BALTIMORE — While cruises are starting to sail again, customers with credits from cancelled trips are on the fence about traveling.
Kathy Noseworthy, Lacey Noseworthy’s mom, was diagnosed with stage 3 colon cancer in 2019. She beat it then booked a cruise to celebrate.
“She went through the treatment, the chemo, the radiation, surgery, she was in remission for a few months and she’s like now I want to go on a trip. I deserve this, this is what I want to do,” said Lacey Noseworthy.
But as time went by, and the pandemic delayed the October 2020 cruise, her mom’s cancer came back.
“And then she was diagnosed again with now stage 4 colon cancer and it spread to her lungs,” Noseworthy said.
The travel agent who booked the trip reached out to Royal Caribbean to request a refund of the $500 deposit and provided a note from the oncologist.
“They said it wasn’t valid enough, which extremely blew my mind and it was frustrating at that point,” Noseworthy said.
Noseworthy contacted WMAR-2 News Mallory Sofastaii. Sofastaii then contacted Royal Caribbean.
“The woman who reached out to me after I was in contact with you, she just apologized for everything. She didn’t really state why it happened, but she told me that she had cancer in her family and she lost loved ones to it and she understood what we were going through,” said Noseworthy.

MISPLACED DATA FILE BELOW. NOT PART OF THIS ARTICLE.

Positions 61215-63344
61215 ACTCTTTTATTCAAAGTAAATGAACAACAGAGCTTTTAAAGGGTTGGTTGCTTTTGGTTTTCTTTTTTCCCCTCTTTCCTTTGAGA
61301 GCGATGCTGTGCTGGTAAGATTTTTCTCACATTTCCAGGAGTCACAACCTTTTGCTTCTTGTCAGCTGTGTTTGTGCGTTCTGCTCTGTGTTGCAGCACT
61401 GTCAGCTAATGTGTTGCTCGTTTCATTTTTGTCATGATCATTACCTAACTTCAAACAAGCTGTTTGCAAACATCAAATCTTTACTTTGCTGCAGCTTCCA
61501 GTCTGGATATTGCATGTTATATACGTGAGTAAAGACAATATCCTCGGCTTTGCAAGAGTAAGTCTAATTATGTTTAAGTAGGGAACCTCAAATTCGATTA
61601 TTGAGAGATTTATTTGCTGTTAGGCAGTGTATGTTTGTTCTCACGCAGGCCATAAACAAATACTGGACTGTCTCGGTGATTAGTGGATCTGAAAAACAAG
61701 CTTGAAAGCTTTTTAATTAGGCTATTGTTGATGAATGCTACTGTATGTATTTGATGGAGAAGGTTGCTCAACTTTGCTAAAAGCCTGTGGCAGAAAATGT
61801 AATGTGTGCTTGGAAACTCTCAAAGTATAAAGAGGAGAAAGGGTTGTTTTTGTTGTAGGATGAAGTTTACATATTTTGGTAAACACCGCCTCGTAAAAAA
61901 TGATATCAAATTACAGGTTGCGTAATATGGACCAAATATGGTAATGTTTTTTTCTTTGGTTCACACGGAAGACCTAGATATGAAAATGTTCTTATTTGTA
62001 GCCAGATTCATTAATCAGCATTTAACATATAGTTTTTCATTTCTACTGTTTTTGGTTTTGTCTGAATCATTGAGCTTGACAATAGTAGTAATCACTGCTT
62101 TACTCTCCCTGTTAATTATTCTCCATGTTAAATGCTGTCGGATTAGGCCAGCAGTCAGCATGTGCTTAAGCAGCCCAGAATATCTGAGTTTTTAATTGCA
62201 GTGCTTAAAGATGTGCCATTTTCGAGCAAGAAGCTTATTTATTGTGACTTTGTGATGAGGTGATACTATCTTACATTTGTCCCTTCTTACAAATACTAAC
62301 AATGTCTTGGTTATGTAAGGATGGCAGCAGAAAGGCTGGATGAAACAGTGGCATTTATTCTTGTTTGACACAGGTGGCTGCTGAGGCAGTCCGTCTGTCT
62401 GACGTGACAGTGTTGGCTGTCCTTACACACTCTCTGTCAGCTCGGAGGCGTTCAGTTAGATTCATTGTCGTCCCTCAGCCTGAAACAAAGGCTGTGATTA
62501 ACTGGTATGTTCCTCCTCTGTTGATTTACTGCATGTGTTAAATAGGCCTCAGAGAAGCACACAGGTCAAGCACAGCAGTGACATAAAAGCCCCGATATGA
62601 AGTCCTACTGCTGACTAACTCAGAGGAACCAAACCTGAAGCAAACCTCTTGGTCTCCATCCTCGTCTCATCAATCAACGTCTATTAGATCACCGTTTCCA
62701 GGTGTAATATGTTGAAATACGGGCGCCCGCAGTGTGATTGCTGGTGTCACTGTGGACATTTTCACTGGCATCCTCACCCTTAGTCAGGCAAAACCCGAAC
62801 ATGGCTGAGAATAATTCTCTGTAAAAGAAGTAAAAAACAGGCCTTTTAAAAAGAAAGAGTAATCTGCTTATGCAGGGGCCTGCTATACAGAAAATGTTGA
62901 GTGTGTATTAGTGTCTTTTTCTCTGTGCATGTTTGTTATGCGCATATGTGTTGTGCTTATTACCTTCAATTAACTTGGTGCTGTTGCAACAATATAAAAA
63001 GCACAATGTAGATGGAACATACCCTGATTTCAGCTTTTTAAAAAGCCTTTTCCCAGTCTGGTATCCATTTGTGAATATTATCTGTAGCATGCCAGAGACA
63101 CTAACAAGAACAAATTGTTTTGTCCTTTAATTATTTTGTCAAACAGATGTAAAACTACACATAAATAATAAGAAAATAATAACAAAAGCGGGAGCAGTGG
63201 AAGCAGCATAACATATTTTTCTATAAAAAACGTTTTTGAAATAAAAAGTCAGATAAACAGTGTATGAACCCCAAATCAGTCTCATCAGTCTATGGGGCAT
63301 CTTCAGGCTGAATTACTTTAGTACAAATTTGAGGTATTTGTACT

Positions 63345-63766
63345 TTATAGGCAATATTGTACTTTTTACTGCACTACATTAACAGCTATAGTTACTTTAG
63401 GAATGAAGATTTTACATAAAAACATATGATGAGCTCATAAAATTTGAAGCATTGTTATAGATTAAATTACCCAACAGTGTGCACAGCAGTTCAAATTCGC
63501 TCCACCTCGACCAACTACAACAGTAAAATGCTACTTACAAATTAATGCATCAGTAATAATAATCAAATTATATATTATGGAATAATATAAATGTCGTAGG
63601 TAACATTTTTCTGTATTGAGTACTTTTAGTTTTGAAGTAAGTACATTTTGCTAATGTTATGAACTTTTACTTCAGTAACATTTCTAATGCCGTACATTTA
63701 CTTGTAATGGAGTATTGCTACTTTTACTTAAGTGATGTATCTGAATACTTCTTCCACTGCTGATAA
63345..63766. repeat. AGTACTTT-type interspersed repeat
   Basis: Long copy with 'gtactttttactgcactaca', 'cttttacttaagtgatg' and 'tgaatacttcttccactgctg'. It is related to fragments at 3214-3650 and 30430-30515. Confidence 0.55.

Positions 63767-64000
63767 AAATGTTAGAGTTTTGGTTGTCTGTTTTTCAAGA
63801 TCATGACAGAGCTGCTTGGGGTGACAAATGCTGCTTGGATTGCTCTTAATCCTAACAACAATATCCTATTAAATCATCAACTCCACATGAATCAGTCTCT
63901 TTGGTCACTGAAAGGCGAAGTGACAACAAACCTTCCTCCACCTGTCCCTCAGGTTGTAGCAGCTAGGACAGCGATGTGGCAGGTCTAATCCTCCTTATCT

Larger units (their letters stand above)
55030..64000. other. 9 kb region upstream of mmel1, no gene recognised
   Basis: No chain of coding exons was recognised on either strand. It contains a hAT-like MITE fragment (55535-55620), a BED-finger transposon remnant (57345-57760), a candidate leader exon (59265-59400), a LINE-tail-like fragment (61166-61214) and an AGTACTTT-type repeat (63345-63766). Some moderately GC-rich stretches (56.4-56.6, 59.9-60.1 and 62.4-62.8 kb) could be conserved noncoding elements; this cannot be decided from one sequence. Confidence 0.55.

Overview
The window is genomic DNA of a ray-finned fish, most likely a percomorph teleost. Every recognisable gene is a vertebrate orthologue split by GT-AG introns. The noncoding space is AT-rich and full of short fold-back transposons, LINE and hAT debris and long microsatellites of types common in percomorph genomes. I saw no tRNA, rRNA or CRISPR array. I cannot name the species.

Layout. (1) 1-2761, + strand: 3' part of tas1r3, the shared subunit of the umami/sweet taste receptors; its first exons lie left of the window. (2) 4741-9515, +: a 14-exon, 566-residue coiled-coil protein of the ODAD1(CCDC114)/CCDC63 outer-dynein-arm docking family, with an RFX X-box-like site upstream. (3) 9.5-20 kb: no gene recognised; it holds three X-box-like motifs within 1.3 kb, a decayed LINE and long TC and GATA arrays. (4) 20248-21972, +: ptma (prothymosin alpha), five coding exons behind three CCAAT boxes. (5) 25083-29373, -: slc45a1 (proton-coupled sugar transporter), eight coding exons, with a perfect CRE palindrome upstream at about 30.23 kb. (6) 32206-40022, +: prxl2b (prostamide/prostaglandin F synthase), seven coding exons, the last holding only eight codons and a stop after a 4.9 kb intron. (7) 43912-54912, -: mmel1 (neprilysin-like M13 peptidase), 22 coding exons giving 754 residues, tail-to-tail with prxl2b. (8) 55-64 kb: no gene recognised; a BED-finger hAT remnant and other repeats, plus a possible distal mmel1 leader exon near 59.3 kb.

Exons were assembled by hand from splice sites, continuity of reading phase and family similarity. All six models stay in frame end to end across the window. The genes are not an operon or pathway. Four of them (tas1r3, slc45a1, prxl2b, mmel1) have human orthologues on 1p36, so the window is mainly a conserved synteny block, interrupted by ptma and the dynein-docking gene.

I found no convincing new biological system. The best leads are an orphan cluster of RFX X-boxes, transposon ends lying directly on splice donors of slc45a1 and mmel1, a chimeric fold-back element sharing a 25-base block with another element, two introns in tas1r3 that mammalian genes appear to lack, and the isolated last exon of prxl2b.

The representative also told her the refund would be expedited.
“You know, anyone who has cancer knows how expensive it is," said Noseworthy. It was definitely a financial burden on our family, so that $500 it changes a lot for us, it really does.”
Even without a medical emergency, many people have become hesitant about traveling.
Steven Benna, the marketing manager with Squaremouth, a travel insurance comparison site, said they’ve seen a spike in interest in policies.
“A lot more younger travelers are buying now,” Benna said.
But not every policy allows you to cancel for a full refund.
“Trip cancellation, you need to meet the covered reasons for the policy, so the most common one would be an illness, injury, or death of traveler, traveler companion, or non-traveling family member. For things like if you feel uncomfortable traveling and just didn’t want to take your trip anymore, the cancel for any reason policy would provide the most flexibility for travelers,” Benna said.
That added protection comes at a cost. A comprehensive policy that includes emergency medical, medical evacuation, travel delays, missed connections, baggage delays, and more, but no trip cancellation costs around $82.
A policy with trip cancellation goes for around $301.
And adding “cancel for any reason” increases the policy by 40 percent and costs on average $498.
“Travel insurance, in general, you can buy up until the day you leave. With benefits like ‘cancel for any reason,’ it’s time sensitive so you would need to purchase that between 10 and 21 days after your initial trip deposit,” said Benna.
Other factors that impact cost include the total trip cost, age of travelers, and length of trip.
Also, certain countries and cruise lines now require travelers have medical insurance. Benna recommends $100,000 coverage for emergency medical and up to $250,000 in coverage for emergency medical evacuation. And if you think you’re covered by your health insurance, many insurers don’t cover policy holders while their outside of the United States.